Perfectionism: Why it is stunting development in adolescence


“I don’t feel like an adult.”

This phrase said by many 18-year-olds as a joke may be more of a reality than ever.

The number of adult skills that teens have by 18 has been drastically decreasing in recent decades.

Today’s teens are on a slow road to adulthood. Data shows teens are putting off dangerous behaviors like drinking and sex, but also delaying jobs, driving, dating and other steps towards independence, according to a new study from San Diego University based on 40 years of survey data.

Some researchers from San Diego University believe one of the explanations for this trend is the fact that parents in America on average have only 2 kids opposed to the huge families in the early 1900s. Parents in earlier times needed as many as 13 kids to help around the family farm, making the supervision of kids very lax, leading to adult skills being developed much earlier.

The 2-3 child households of today are leading to stricter parenting, which shields children from gaining the necessary skills to succeed in college and the workplace.

However, I believe the stunted maturity of teenagers is not as black and white as it seems.

The lack of readiness for adult life, contrary to popular belief, may not entirely be at the fault of strict parents.

Kids are growing up in a world where failure is not an option.

With the growing controversy of participation trophies, it is easy to see that the idea of failure is being discouraged from a young age. Everyone gets a trophy, a good idea in theory but the idea of everyone getting the same thing no matter how hard you work is called communism.

What is wrong with failure? Trial and error is the basis for human development, you didn’t learn to walk the second you were born, it took time, effort, and failure before you finally stood up and took your first steps. This key part of development is being stripped away by the idea instilled in schools and sports that to fail is to lose.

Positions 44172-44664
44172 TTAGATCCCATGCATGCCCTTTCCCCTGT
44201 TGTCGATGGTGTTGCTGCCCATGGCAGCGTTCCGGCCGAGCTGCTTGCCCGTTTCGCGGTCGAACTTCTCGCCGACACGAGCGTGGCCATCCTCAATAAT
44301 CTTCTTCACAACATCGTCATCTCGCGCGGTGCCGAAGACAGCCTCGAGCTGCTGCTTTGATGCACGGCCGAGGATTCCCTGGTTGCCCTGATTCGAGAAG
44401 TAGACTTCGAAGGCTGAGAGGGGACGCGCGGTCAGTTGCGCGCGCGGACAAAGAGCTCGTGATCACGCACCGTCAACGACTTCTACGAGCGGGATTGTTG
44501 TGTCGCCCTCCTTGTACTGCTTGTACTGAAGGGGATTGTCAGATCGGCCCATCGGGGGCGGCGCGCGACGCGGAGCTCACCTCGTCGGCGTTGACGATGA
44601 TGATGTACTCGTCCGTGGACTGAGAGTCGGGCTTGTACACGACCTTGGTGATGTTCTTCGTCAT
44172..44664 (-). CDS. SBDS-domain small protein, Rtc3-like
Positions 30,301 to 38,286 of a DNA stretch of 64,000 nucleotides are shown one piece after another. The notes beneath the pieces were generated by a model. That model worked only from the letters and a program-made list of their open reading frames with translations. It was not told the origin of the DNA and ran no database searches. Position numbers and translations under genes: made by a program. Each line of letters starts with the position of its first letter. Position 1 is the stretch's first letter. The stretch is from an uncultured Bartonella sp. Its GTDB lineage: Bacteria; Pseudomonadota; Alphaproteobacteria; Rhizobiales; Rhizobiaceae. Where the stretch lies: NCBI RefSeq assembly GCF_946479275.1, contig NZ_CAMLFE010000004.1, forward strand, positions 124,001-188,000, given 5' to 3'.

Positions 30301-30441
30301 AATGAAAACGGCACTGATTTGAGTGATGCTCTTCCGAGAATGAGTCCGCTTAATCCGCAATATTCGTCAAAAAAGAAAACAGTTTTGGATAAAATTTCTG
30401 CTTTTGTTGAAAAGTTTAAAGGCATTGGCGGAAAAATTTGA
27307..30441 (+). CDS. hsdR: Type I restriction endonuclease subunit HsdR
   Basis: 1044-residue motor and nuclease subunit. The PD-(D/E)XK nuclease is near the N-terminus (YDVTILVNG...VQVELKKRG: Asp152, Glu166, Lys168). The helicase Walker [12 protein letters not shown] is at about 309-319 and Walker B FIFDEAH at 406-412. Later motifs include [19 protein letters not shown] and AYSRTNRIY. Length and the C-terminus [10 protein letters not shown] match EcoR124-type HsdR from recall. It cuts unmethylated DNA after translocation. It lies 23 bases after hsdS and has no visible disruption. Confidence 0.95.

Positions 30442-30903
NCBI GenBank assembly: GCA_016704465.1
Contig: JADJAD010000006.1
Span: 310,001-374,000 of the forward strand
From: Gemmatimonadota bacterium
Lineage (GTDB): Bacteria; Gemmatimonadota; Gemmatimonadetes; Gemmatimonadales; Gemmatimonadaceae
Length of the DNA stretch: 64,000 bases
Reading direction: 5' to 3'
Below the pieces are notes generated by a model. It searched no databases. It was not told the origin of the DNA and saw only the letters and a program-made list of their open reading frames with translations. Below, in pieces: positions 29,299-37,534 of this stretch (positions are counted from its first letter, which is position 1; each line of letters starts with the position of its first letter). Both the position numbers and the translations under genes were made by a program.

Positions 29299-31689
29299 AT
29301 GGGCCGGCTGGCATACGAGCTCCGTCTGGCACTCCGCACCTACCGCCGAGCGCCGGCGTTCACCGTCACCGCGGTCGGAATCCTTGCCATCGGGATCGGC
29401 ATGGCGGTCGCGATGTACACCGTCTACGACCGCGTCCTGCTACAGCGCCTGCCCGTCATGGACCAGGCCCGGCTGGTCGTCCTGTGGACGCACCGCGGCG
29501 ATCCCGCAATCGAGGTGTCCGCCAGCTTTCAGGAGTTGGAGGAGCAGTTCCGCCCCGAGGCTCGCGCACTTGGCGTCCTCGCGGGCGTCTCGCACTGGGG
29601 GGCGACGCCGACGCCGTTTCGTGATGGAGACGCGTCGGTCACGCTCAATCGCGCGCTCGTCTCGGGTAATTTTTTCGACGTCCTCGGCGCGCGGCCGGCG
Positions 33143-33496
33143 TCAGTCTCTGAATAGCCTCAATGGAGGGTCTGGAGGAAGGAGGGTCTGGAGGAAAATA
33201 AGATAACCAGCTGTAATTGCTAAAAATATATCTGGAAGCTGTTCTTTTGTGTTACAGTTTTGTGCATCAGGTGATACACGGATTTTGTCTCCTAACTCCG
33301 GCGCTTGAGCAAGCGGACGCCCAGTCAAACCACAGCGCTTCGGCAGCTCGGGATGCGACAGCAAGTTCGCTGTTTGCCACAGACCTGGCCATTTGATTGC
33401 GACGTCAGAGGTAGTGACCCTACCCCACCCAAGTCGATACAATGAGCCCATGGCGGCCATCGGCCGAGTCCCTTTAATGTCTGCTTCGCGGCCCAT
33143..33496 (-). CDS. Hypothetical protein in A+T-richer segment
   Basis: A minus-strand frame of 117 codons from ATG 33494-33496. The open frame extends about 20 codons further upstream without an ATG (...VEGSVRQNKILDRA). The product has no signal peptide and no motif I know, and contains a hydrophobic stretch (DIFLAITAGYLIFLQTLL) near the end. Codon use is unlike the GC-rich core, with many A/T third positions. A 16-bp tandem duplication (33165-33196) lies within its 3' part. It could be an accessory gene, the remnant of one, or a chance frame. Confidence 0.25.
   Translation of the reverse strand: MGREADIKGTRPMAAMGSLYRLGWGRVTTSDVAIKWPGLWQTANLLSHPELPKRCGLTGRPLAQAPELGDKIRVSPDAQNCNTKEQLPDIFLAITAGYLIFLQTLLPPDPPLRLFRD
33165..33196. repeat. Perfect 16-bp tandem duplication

That idea that if you are not good at something it reflects some deep personal flaw is the main source of the toxicity in our education system. To be good at anything you have to be good at everything. This is what is being taught by the ACT and high school GPAs.

Letter grades do not mean you know the content. The education system pushes so hard for A’s yet someone who has a B could very well know the content more than someone who has an A. Some classes are so difficult to get an A in, as many students can attest, but what will a student think when they get a C and they know the content? A student’s knowledge is reduced to one letter, something which is deeply demoralizing and horrendously ineffective. Many classes are based solely on how well you can do work. This issue is being somewhat combated on the high school level with classes like debate, media literacy, and AP seminar, but we need to force kids out of their comfort zones sooner.

Perfectionism and the fear of failure is keeping teenagers from taking risks.

However, perfectionism it is not just a problem in education.